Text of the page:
I have prayed with and for a woman—with no one else present—on the phone or in person over two thousand times beginning in 2002. In prayer, with another woman who was not my wife, I have known shared fear out in the open. I have known shared trust, shared power, shared closeness, shared joy, shared abundance, shared beauty, shared secrets, and shared vulnerability. I have had considerable experience of shared “nakedness” (provocative but appropriate metaphor) with another woman when no one else was within eyesight or our hearing.
I have also known shared longing with a woman. One of the most authentic expressions of prayer is to articulate a longing for God's presence, a longing for God's help, a longing for spiritual connection, a longing for justice, a longing for divine beauty, a longing for abundant life, a longing to break free from shame. We have shared tears in our yearning for God's beauty as we prayed with and for one another. I have heard on many occasion, my female friends' deep desire to be known by God and to know God; I have also heard their deep desire for me to know Jesus as my ultimate friend.
It's important to note that starting out back in 2002, when I began to pray for women, I prayed within my wife’s hearing so that mutual trust could be cultivated and nurtured. It was only after many, many months that I ventured into praying with and for a woman when was no one else was around and that happened because of mutual knowledge and trust.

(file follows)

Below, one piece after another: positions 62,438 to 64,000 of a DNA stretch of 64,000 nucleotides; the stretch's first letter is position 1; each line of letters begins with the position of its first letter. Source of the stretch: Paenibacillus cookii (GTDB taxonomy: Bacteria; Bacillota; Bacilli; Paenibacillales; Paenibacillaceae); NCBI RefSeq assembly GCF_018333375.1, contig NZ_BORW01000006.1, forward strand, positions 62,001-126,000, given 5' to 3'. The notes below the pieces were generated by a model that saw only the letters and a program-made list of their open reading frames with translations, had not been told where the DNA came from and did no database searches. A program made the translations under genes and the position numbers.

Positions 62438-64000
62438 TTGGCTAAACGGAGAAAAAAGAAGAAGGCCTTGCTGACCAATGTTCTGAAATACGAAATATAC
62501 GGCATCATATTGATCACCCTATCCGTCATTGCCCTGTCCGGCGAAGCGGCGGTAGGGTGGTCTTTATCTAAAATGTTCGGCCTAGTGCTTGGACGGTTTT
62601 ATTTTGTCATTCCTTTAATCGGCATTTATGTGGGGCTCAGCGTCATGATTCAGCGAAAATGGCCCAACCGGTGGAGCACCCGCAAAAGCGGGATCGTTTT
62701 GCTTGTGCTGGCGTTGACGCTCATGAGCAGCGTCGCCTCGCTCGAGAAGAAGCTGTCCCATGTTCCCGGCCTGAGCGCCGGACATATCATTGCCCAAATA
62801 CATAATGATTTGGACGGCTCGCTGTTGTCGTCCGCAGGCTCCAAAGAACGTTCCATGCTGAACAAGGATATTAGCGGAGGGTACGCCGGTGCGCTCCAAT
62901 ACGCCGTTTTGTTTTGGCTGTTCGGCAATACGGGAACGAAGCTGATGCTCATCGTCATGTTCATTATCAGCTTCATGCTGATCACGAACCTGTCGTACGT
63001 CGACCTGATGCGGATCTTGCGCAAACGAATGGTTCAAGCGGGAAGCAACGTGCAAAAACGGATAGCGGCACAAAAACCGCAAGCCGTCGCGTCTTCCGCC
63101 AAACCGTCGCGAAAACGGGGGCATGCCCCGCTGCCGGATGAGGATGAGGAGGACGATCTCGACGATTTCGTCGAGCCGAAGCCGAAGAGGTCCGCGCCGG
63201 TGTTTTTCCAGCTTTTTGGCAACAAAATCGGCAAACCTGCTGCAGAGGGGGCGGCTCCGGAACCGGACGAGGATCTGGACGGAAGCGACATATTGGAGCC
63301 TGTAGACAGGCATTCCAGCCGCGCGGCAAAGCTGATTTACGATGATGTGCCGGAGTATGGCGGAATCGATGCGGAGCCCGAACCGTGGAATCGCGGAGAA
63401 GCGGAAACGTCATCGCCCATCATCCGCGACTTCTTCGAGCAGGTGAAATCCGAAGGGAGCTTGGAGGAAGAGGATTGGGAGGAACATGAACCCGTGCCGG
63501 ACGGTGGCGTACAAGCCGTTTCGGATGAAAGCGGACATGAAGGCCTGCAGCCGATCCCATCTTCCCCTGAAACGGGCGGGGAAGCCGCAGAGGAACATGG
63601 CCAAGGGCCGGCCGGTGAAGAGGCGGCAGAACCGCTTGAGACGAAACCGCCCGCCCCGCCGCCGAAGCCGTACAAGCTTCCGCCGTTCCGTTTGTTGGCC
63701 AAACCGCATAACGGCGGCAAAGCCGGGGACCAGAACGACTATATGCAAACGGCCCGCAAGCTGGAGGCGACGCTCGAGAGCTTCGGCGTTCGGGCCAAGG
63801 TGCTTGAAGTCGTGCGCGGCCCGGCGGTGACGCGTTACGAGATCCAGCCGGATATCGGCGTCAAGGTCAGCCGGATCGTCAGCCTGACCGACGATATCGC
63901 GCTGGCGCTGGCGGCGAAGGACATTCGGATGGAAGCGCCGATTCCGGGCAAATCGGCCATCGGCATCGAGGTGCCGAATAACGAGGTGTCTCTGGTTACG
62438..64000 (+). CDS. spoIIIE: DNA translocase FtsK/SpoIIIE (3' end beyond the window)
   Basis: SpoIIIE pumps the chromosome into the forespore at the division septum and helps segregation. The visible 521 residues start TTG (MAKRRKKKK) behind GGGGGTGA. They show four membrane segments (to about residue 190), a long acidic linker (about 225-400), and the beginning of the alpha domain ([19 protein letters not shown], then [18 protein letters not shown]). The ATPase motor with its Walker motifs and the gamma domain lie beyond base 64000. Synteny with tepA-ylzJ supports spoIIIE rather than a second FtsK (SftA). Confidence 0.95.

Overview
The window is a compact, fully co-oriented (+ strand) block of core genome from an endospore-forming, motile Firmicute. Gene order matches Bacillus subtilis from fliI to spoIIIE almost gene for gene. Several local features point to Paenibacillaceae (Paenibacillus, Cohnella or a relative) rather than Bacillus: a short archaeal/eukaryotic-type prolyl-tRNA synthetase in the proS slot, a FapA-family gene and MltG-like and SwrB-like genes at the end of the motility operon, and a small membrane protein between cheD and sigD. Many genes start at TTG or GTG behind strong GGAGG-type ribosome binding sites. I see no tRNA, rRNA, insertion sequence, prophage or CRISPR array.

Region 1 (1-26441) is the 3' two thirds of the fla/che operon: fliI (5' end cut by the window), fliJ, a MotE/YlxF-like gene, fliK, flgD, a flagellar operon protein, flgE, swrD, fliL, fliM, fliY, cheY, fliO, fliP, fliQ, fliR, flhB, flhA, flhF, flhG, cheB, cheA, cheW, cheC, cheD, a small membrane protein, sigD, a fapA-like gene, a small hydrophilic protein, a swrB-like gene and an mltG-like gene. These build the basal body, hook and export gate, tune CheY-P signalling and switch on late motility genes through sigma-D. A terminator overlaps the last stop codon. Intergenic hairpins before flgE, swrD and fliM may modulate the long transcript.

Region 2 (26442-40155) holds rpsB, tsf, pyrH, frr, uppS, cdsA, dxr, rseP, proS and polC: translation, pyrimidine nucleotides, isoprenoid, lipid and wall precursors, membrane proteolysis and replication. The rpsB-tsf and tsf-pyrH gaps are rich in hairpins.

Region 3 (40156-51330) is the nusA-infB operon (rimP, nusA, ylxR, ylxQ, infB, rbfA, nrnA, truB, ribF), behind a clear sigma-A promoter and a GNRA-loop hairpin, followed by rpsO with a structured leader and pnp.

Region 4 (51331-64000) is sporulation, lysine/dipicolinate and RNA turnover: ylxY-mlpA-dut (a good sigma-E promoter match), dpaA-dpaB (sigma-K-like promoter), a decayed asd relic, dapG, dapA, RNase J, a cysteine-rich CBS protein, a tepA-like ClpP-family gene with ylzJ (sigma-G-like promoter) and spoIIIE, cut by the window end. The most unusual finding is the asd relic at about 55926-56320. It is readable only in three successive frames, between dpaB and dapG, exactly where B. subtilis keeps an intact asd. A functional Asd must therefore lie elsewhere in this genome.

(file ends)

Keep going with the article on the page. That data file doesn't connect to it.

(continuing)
I have also witnessed a woman's tears and longings to know God as the Liberator and Healer as she has encountered aggressive evangelical male leaders in communal settings. To hear their “naked” suffering and their longing for wholeness, relief, and liberation in various scenarios over the years. I think of a woman as we shared longings for her to know God as she encountered Mark Driscoll's abusive leadership. That's just one example. I can think of several other examples in her life as well as my other female friends. Female friends I have prayed with and for on a regular basis and also prayers for women expressing longings in the prayer ministry in our church.
Through the years my prayers with a woman and for a woman have matured and expanded. My prayers are some kind of intuitive combination between myself, Jean Vanier, Leanne Payne, Henri Nouwen, Patricia Lamoureux, Dan Allender, James K.A. Smith, Joan Chittister, Elizabeth Dreyer, David Schnarch, Jonalyn Fincher, Kathy Escobar, Robert Augustus Masters, Wendy Wright, Sarah Coakley, Susan Ross, and others. If you are evangelical or protestant, some of these names are not familiar with you because they are Catholics.
In prayer time, I always aim to be aware of God’s beauty, albeit imperfectly through my lens and my own puny experience and knowledge. But insofar as I have learned God’s beauty in these relationships, I pray into the beautiful trusted openness between a woman and myself. Praying with and for a woman alone, I discovered not with a textbook knowledge but a deep inner authentic knowledge of beautiful humanity shared between a man and woman before God.